Most of this salmon fishing will be the same as the “Buoy 10 fishery”, trolling divers and five foot leaders to your favorite lure, bait or spinners, and run them from 20 to 45 feet on your line counters, or figure out how many pulls that is. The line-counter reels are a plus here. The use of a Fish Flash no-drag flasher has now become widespread. When using a Fish Flash or it’s equivalent behind a diver, you may need tie a short length of dacron line (12″) between the diver and the Fish Flash to allow it to get out of the diver’s turbulence so that the Flash will rotate properly.

However up here where the congestion is less, you will be able to use downriggers.

If you are fishing more than 1 rod, put different bait/lures on each rod, fish each rod at different pulls (depths). It just comes down to putting the lure down in the zone, or where the rod that is the hot rod is set at. Change the other rods near that hot rod’s depth once you dial into the zone. If you make 2-3 passes in an area and you’re not hitting fish, MOVE.

For Chinook, you would normally want to have the lure NEAR the bottom. If you try this with a diver, you run the chance of getting hung up and at least damaging the herring by dragging it on the bottom. Here is the place to also use the estuary set up of using a sliding dropper about 16″ to a 10oz, cannonball sinker. which allows the lure to be just above the bottom. Sometimes back-trolling the above gear & a whole herring thru deeper holes can be effective on an outgoing tide, as the Chinook tend to hole up until the next incoming tide.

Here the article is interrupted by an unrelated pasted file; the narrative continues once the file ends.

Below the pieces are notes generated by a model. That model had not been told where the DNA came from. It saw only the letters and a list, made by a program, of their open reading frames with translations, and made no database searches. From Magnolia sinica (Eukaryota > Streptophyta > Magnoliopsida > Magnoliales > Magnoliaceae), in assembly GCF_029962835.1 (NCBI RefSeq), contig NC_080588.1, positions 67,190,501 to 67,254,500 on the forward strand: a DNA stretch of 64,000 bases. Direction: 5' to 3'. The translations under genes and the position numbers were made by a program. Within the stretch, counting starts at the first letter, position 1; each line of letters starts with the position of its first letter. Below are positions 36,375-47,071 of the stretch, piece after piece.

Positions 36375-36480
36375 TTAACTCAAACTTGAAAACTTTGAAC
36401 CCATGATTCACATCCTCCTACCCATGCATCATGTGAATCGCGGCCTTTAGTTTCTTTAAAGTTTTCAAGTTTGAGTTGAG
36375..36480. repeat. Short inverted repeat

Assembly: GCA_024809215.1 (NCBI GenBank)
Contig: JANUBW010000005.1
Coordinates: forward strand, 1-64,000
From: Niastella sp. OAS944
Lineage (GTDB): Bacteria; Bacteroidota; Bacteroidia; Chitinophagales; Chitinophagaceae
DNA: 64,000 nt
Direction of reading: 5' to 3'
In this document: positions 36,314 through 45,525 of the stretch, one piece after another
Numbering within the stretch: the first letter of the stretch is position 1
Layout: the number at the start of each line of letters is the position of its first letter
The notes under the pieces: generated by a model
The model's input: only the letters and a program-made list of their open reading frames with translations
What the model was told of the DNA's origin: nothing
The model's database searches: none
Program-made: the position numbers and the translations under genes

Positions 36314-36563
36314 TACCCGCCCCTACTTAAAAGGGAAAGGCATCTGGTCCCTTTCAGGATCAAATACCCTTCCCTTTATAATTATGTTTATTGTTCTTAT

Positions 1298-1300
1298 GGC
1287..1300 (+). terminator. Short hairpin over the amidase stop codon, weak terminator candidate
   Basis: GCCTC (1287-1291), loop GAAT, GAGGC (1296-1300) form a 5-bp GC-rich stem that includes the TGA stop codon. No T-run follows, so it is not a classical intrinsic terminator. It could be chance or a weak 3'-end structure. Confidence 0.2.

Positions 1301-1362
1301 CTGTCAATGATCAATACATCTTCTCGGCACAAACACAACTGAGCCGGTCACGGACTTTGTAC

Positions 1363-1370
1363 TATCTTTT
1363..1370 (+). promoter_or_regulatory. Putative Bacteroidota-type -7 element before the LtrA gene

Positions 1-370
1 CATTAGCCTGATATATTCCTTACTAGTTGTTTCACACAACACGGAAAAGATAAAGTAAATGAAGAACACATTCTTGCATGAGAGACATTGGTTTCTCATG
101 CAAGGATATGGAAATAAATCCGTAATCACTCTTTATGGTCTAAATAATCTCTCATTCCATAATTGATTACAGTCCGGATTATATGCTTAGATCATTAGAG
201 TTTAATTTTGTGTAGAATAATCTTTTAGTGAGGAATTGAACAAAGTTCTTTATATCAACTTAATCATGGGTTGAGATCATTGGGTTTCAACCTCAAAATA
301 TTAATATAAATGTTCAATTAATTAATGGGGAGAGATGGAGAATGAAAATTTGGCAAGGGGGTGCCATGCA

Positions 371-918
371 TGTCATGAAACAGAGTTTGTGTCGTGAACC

An Apex plug in chrome, blue prism/chrome or a Coyote spoon in cop car, or glo in the dark green/white can also be very productive here using the diver. Also the new Brads Super Cut plugs are proving their worth here.

For those of you who have communication radios in board, the suggestion is to follow most of the PSA chapter’s method of communicating. VHF channel 68, CB channel 6 or 10

As you can see in the chart below, there is considerable sandbars (brown shaded areas) that pop up at a LOW water tide.



Shown below is the Astoria/Megler bridge/Tongue Pt area.   The WDOT rest area is located above the bridge.




When the Coho are in, they seem to stage at a high tide just above the north end of the bridge at the edge of the deep water. They can be caught near the north end of the bridge piling section. You may even see a hog-line of boats tied or anchored at this section of the bridge piling under the high span. And a considerable number of boats troll just downriver from that section, on the underwater edge where the bottom shallows up.

Misc.: Numerous motels, RV parks, gas and accommodations are available at Illwaco or just north into Seaview and the Long Beach peninsula. Others are West into the town of Chinook. Usually the RV and motel accommodations are booked solid for week-ends many months ahead during this season.

There are restaurants or cafes and motels in Ilwaco, Seaview, Chinook, Naselle and at of course a Mini Market or two. Then on the Oregon side between Astoria, Hammond and in between there are also these conveniences.